Cytomegalovirus (CMV) is a type of herpes virus that’s extremely common worldwide.

In the United States alone, it’s estimated that between 50 and 80 percent of people have a CMV-related infection by age 40, and 1 in 3 children experience these infections by age 5.

Due to such a high prevalence, you may be wondering about the potential dangers and risks associated with CMV. Read on to learn more about this virus, as well as the similarities and differences between other herpes viruses.

CMV is a highly contagious virus that’s spread through body fluids, such as saliva, blood, and urine. The virus is rarely spread through blood and organ donations, due to modern preventive and treatment measures.

It may be CMV is a common virus that’s related to the same viruses that lead to mononucleosis and chickenpox. Most people will encounter CMV during their lifetimes, but the majority will experience mild symptoms only.

However, CMV can cause more severe infections if you have a weakened immune system or if you’ve recently had an organ transplant.

Additionally, newborn babies who contract CMV from their mothers during pregnancy or through nursing may also be at risk of developmental issues.

It’s estimated that about 1 percent of babies in the United States contract CMV before birth. This is also called congenital CMV.

Once you have CMV, it stays in your body for the rest of your life. It may go through cycles of dormancy, where you may experience periodic active infections.

In most cases, you don’t need any treatment unless you have a weak immune system and require antiviral medications.

CMV belongs to the herpes virus family. Aside from CMV, this group includes:

The main similarity between all viruses in the herpes virus family is that they have a lifelong latency. This means that each one may persist in your body, creating active infections on a periodic basis only and that it may persist without causing any symptoms at all.

However, CMV doesn’t cause any cold sores or external ulcers seen with the herpes simplex virus, or the blister-like rashes seen in chickenpox.

While all members of the herpes virus family are contagious, CMV isn’t considered a sexually transmitted infection (STI) like certain forms of herpes simplex are.

Additionally, CMV is considered the only member of the herpes virus family to spread directly from mother to child through the placenta during pregnancy.

Below is a brief look at the primary similarities and differences between the main types of herpes viruses:

Similarities and differences between types of herpes viruses

CMVHerpes SimplexEpstein-BarrVaricella-zoster
May cause flu-like symptomsXXX
Causes skin lesions or blistersXX
May cause unintentional weight lossX
May spread through sexual contactXXX
May spread to an unborn baby during pregnancyX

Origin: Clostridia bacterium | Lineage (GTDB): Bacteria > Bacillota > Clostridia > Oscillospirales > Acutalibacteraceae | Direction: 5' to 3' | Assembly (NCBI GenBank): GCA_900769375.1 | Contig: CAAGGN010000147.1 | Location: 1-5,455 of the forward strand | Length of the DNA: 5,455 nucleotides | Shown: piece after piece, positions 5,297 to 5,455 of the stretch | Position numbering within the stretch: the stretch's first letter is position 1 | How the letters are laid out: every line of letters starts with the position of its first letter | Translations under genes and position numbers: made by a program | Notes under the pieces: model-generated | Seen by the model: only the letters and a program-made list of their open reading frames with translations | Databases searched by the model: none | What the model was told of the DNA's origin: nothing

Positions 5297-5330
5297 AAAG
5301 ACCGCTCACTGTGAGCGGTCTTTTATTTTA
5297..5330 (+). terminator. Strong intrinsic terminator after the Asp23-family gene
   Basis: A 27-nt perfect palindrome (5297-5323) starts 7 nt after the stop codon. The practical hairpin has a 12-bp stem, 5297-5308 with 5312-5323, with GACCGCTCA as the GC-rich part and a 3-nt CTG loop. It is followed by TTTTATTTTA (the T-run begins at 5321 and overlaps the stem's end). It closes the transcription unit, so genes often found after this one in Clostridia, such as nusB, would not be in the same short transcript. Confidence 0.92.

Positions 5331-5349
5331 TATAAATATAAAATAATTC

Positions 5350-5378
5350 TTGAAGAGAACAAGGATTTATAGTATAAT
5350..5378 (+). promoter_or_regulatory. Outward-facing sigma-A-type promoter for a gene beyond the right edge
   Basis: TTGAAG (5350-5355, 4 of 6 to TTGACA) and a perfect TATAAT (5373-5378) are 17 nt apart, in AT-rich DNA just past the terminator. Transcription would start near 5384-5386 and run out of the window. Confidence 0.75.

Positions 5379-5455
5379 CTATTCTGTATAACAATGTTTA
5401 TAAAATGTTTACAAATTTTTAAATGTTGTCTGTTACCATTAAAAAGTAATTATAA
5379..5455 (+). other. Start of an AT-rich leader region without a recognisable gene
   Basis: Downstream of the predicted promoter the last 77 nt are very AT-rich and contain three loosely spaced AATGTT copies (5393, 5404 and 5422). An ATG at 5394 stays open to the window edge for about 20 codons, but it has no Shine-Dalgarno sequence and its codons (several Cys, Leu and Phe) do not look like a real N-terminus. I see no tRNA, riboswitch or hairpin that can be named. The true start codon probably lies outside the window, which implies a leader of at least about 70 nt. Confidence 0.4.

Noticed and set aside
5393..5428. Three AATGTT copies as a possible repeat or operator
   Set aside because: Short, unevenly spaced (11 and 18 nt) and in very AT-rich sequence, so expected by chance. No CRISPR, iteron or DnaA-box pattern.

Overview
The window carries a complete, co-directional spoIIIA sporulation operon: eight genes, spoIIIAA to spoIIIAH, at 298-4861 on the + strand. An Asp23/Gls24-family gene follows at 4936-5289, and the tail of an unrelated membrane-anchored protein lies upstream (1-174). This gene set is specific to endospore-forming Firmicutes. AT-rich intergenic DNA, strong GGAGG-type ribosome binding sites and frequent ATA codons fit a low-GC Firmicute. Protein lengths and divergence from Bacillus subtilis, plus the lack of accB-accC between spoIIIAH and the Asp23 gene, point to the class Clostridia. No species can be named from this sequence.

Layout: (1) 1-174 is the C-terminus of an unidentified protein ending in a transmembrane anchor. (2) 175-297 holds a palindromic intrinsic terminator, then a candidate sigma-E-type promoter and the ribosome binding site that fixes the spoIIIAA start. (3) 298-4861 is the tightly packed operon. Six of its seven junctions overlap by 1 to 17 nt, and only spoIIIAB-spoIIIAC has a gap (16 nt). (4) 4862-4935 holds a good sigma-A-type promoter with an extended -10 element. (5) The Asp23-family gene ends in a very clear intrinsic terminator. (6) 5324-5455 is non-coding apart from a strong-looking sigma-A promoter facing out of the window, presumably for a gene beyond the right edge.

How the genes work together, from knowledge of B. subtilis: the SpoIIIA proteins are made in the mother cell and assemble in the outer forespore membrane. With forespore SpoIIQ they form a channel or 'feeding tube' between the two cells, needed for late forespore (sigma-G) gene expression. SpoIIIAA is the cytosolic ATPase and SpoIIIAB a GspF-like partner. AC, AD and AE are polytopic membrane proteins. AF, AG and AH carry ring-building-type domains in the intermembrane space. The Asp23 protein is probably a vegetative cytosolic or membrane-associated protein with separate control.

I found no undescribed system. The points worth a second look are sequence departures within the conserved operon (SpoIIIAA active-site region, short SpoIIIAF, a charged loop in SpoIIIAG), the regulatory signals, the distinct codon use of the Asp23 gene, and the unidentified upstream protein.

May cause severe illness in immunocompromised individualsXXXX
May stay dormant in the body and
cause reinfection

While CMV is transmitted via body fluids, including semen, it’s not considered an STI.

Herpes simplex 2, on the other hand, is considered an STI because it’s primarily transmitted through sex.

Both types of herpes simplex may be spread through contact with herpetic lesions, either by oral or genital contact.

While part of the same family, CMV won’t result in a positive herpes test.

The exception is if CMV testing is ordered as a part of a TORCH panel. Mostly used during pregnancy and the newborn period, TORCH includes tests for:

Also, when considering testing, a CMV result may be positive for life, whether your infection is active or dormant.

In most people, CMV causes mild illness only. However, if you’re immunocompromised, the virus may cause problems with your:

  • eyes
  • esophagus
  • stomach
  • intestines
  • lungs

Also, while not common, CMV may lead to liver inflammation (hepatitis) or mononucleosis.

Babies who are born with CMV may also experience growth and developmental issues. Hearing loss is the most common related complication.

Is CMV treatable?

Yes. While most people with CMV don’t require treatment, your doctor may prescribe antiviral medications if you’re immunocompromised. Antiviral treatments may also be recommended for newborns to help prevent complications.

Does CMV cause cold sores?

Unlike herpes, CMV doesn’t cause cold sores. Most people with CMV may exhibit symptoms of a mild illness, such as fever, swollen lymph nodes, fatigue, and sore throat, while others may not have any symptoms at all.

Can you have herpes and CMV?

It’s considered rare to have both herpes and CMV at the same time. However, your risk of coinfection may be higher if you have a weakened immune system.

Can you give other people CMV if you have it?

Yes. CMV is spread through body fluids, such as blood, urine, saliva, and semen. It may also be passed during pregnancy to a fetus, as well as through breast milk to babies.

Is CMV dangerous?

While CMV is harmless in most people, you may be at a higher risk for related complications if you have a weakened immune system. It may also be more dangerous in babies, as well as in fetuses.

How can I get tested for CMV?

If you’re displaying symptoms of an active infection, your doctor can order a blood test to check for CMV. Urine and saliva testing is used for infants.

CMV is a member of the herpes virus family and is primarily spread through body fluids. While this is a highly contagious and common virus, only newborns and immunocompromised people experience serious illness.

If you have concerns about CMV active infections or reinfections, talk with your doctor about the next steps. While treatment isn’t usually required, antiviral medications may be needed in some cases.